Words by Lula Criado
Designer and researcher Marina Castán has always been interested in ‘how design can bring [smart] technology to society in a meaningful way’. Marina Castán’s approach to design involves sound, smart technology and fashion, but in 2012, when working in the workshop ‘Close to the body research studio’ (a collaboration with Dr Óscar Tomico), she took a step forward, adding the “body” to her design process and since then Marina couldn’t live without ‘other bodies’.
The result of this new approach to the design process was the incredible The Wearable Fashion Orchestra (2014), a project in which signs and symbols are translated into a new e-language—a collection of garments connected with a WIFI mesh to a computer that is worn by dancers. The Wearable Fashion Orchestra dances and performs a choreography that is translated into a new language made of sounds.
Another project in which smart textiles can be interpreted as an e-language is The Touch Project (2012), a project supported by the European Cultural Foundation and for which she created the performance exhibition Tactile knowledge through Textiles. For the project, Marina developed a collection of textiles that are closely related to the sense of touch by using thermochromic pigments applied to the fabric. These new textiles changed colour according to the touch and body temperature of the people participating in the performance.
When Roland Barthes wrote The Fashion System (1967), he would never have imagined that in only five decades, we would be talking about a new ‘wearable technology’ language in which ‘the body has a more relevant role and that implies more layers of meaning’ rather than the garments themselves.
As a designer and researcher, could you tell us a little bit more about the intellectual process that drew you into working in the intersection of textiles, technology and the body?
I have a background in textile and fashion design with a specialisation in textile design. By the time I finished my bachelor studies, the topic of ‘smart textiles’ or ‘technical textiles was gaining importance. New textile materials that combined technology and craft started to appear, and I began to get interested in this new field that was emerging. I realised all the possibilities that these new materials could bring into the design and, in particular, in fashion design.
My interest in the body as a central element within the design process arrived through a collaboration with Oscar Tomico in the ‘Close to the Body research studio’ that we organised together in Barcelona in 2012 in collaboration with TU/e University, IAAC, and ESDi Design School.
The approach for the workshop was inspired by the phenomenology of perception theory and had a strong focus on the experiential and embodied design processes. That increased my interest in such theories, and I am using them as a conceptual framework for my PhD project at the Royal College of Art.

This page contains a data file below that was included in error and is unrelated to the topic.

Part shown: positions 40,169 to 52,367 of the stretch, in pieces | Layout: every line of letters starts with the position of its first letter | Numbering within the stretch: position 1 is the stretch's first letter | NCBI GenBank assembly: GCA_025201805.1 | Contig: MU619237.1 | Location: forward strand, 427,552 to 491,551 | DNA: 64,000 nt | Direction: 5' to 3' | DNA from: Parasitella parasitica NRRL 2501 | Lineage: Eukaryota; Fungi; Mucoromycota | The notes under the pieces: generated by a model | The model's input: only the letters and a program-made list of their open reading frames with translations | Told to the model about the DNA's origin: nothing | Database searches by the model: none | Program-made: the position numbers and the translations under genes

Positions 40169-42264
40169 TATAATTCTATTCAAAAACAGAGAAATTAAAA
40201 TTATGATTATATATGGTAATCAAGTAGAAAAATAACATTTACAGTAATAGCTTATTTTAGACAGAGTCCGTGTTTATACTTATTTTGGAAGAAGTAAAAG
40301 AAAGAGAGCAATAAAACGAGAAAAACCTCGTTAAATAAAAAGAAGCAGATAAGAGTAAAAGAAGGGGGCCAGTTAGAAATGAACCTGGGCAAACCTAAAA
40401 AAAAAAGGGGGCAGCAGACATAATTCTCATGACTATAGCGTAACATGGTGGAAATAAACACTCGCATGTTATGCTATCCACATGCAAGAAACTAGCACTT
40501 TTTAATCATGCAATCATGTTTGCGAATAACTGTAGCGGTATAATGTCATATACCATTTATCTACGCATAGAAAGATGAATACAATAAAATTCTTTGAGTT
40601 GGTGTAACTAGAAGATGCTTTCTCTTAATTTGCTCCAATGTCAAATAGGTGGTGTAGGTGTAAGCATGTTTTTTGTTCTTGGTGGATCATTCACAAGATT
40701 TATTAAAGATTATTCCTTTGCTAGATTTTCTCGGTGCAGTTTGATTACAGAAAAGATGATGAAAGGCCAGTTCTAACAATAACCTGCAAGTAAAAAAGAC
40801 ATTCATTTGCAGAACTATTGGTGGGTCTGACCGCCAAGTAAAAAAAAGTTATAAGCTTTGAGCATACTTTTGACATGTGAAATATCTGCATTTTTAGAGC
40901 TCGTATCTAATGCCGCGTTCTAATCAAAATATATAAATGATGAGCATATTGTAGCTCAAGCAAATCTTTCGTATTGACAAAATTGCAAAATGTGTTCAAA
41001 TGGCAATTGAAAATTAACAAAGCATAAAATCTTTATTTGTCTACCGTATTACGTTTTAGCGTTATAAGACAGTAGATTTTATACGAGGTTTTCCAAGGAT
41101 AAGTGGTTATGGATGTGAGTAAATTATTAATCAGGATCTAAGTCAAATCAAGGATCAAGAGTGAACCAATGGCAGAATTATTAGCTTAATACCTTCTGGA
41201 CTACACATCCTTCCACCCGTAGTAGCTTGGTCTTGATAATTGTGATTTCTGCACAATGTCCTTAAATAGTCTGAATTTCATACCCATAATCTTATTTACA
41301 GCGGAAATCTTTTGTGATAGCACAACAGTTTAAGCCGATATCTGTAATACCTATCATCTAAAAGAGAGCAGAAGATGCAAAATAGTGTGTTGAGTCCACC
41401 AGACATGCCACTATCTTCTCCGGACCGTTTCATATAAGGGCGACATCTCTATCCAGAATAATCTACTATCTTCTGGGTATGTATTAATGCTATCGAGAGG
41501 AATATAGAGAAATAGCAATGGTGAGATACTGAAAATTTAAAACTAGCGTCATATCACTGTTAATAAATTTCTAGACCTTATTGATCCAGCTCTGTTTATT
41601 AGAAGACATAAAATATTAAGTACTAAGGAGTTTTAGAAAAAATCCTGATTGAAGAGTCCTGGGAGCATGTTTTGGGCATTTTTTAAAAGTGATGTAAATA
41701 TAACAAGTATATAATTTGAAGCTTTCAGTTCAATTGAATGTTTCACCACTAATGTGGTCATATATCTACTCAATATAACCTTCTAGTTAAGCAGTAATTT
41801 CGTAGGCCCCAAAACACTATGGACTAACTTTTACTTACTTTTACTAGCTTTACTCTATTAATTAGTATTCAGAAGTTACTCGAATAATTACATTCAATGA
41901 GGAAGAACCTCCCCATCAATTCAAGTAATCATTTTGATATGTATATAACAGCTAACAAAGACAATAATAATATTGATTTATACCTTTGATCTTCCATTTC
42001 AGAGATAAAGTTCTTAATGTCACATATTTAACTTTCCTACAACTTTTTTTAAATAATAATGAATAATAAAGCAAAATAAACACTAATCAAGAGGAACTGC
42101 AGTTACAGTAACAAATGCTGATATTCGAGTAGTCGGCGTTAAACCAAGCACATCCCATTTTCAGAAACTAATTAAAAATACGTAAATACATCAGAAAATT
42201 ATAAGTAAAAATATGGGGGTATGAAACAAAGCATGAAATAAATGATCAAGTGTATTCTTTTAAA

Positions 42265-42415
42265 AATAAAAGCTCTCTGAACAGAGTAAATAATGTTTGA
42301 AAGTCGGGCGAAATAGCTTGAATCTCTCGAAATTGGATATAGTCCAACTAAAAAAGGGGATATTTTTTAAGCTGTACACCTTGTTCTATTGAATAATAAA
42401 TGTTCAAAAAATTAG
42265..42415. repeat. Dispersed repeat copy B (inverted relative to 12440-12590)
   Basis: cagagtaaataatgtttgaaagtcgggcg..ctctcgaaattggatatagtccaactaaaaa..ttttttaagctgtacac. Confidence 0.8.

Working with the body within the design process opens up new methodologies and perspectives, not only when it comes to fashion design, but that approach is also taken in other disciplines, such as product design or architecture.
Textiles are a great interface to mediate between the body and technology; they allow for a friendlier and more human interaction, giving to the whole product a unique aesthetic.
Wearable technologies have the ability to communicate with their owners, and by doing so, the boundaries between physical and digital are blurring. How people respond to multiple stimuli in a digital environment beyond the touch of a screen or button is one of the questions to answer in this 21st century in which people live in a hyper-connected society. In which ways do you think are interactive and digital technologies changing or affecting human behaviour?
Well, first of all, the expression ‘wearable technologies’ comprises many levels of complexity and different contexts as well. There is a big difference between a gadget that tracks your body data and an interactive garment. The first one doesn’t involve the body beyond the fact that you are wearing it since the interaction happens without any touch, contact or movement (if we think of Fitbit or Google glasses).
In the case of wearable technology in textile and fashion design, the body has a more relevant role and implies more layers of meaning and changes in behaviour. Textiles are about performance and touch; the clothes we wear allow us to move inside them and perform many different actions in a specific way. In that sense, the democratisation of wearable technology will bring new ways of interacting with our environment and clothes by creating a particular aesthetic.
What are the biggest challenges you face in your projects?
To keep a good balance between bureaucratic tasks and creative practice, to keep enjoying what I am doing and to not lose the curiosity and the emergency to create new projects.
You couldn’t live without…
… Other bodies.